As I said before, the reason we were still in the 'kok (I don't think that will catch on) was because Chinese New Year was on Sunday night. This was quite the (blurry) adventure, hold onto your seats!
We waited for everyone to get ready in the hostel. Whilst chatting by the pond the hostel owner, an extremely chilled guy called 'V', came over to us and asked if we wanted to see some Chinese magic. No harm in this, surely, just going to be some sort of trick. He asks the girls if any of them are wearing a ring of special significance to them, and one person gets drawn in and says yes. Good job, Kelly. He then balances the ring on an elastic band, held between his two hands. You may be able to guess what happens at this point. The band begins to wobble, and the ring begins to move. Ooooh. Then the real trick comes. The band slips, and the ring vanishes. Impressive, but you can see from his face, which has now plummeted to very relaxed, that this wasn't supposed to happen. Where is the ring? Where is the one place where it wasn't retrievable? The pond, of course! Muppet. Luckily it wasn't as valuable as it could have been, no 24 carat rocks on it, but sentimental attachment meant that we weren't overly thrilled with the 'magic'.
We soon leave for the bus to take us to Chinatown. Well where else would you go on Chinese New Year. We stock up on beer. It's cheap enough anyway out here, but we plumped for the cheapest yet also biggest bottle 7-11 possessed. 7-11's are on every street in Bangkok, they've obviously marketed themselves pretty well. 23baht for a giant bottle of 8% stuff seemed too good to be true. It kinda was - it wasn't beer. Ladies and gentlemen...Thai cider. And it's rank. Still, when you invest such a significant sum - I mean, its almost 75cents - into liquid refreshment, you have to drink it.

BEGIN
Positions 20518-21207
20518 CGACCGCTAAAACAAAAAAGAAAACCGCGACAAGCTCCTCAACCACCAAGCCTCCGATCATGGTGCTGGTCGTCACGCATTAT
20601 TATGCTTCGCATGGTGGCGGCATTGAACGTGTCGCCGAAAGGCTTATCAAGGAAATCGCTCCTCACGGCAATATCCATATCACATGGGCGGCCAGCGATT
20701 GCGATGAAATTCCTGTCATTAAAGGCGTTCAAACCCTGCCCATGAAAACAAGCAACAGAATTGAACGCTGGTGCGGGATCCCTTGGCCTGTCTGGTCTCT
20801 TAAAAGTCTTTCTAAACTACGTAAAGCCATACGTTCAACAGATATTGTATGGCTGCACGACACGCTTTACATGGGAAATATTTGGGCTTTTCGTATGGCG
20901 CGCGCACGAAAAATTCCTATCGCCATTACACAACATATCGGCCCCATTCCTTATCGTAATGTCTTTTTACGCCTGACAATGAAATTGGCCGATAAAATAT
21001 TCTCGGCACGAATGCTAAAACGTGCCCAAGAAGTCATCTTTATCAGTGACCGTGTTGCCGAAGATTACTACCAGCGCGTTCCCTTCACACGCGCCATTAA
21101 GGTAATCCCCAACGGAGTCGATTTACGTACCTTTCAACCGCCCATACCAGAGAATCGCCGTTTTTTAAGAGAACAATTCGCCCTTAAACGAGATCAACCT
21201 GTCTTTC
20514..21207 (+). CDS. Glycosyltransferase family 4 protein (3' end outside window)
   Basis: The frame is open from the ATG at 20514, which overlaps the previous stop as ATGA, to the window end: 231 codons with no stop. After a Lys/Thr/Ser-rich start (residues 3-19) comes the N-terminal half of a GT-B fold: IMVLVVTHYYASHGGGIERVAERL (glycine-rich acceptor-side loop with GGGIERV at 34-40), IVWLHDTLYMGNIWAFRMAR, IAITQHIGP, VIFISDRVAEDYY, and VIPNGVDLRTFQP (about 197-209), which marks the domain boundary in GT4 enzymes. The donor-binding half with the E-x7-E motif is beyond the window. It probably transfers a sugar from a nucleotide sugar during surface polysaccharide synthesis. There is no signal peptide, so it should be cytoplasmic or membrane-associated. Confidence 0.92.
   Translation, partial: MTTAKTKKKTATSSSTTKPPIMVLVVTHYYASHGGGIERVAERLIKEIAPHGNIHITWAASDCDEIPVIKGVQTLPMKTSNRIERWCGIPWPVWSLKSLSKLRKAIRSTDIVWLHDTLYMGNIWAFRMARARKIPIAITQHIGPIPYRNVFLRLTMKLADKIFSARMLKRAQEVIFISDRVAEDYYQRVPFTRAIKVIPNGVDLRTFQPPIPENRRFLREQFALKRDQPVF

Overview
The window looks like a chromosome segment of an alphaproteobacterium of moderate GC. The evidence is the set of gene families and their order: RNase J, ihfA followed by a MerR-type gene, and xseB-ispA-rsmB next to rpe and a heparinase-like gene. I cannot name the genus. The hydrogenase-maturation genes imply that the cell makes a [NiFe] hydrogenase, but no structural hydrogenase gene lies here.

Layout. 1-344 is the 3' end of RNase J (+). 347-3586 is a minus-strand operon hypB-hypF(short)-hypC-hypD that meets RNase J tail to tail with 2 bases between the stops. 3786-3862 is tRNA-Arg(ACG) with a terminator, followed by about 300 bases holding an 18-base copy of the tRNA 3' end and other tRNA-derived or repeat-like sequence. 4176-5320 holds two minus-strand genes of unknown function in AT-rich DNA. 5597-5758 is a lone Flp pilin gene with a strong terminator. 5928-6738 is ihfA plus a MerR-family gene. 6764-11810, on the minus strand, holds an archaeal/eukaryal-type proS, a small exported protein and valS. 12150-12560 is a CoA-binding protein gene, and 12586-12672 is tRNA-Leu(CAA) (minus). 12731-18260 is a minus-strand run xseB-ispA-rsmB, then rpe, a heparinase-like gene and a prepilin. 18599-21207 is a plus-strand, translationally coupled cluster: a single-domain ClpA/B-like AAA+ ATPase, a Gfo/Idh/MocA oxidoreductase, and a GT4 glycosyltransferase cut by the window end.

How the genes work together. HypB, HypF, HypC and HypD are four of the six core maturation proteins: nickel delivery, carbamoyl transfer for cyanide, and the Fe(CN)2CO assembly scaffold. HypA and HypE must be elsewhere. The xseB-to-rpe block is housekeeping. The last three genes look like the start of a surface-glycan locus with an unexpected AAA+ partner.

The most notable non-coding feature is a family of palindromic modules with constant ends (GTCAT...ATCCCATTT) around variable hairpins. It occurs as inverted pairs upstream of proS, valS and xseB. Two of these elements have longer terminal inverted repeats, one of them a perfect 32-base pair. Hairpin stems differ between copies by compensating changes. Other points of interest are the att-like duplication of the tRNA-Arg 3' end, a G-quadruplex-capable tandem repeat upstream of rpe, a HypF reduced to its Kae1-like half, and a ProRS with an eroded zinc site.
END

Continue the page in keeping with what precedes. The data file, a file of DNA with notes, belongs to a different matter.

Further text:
We are allowed on the bus for free, possibly because the money collector was slightly intimidated by 10 or so falang getting on and being loud. Soon we were at China Town. I had an idea in my mind of what would be there - lots of costumes, people and fireworks. As Meatloaf once said, two outta three ain't bad. It was essentially one long road, swarming with people and markets and stalls. It was intense, with such a vibrant atmosphere. Some of the stalls were a little concerning; one seemed to be selling rabbits that didn't have any water in their hutches. There was lots of food, so the aromas were rich and diverse. We walked up the street and observed the sight before our eyes. It was strange, as if it was a normal market day, with people going about their business.
Then a loud bang of a drum. Here we go. People start clamouring around the entrance of an electronics shop. As we were right next to it, we had a pretty decent view of proceedings. Through the crowd a large white monster emerges, and bobs around in front of people. Not particularly scary, and not as big as I thought they would be, to be honest, but an intruiging sight. Especially as they appeared from a random shop.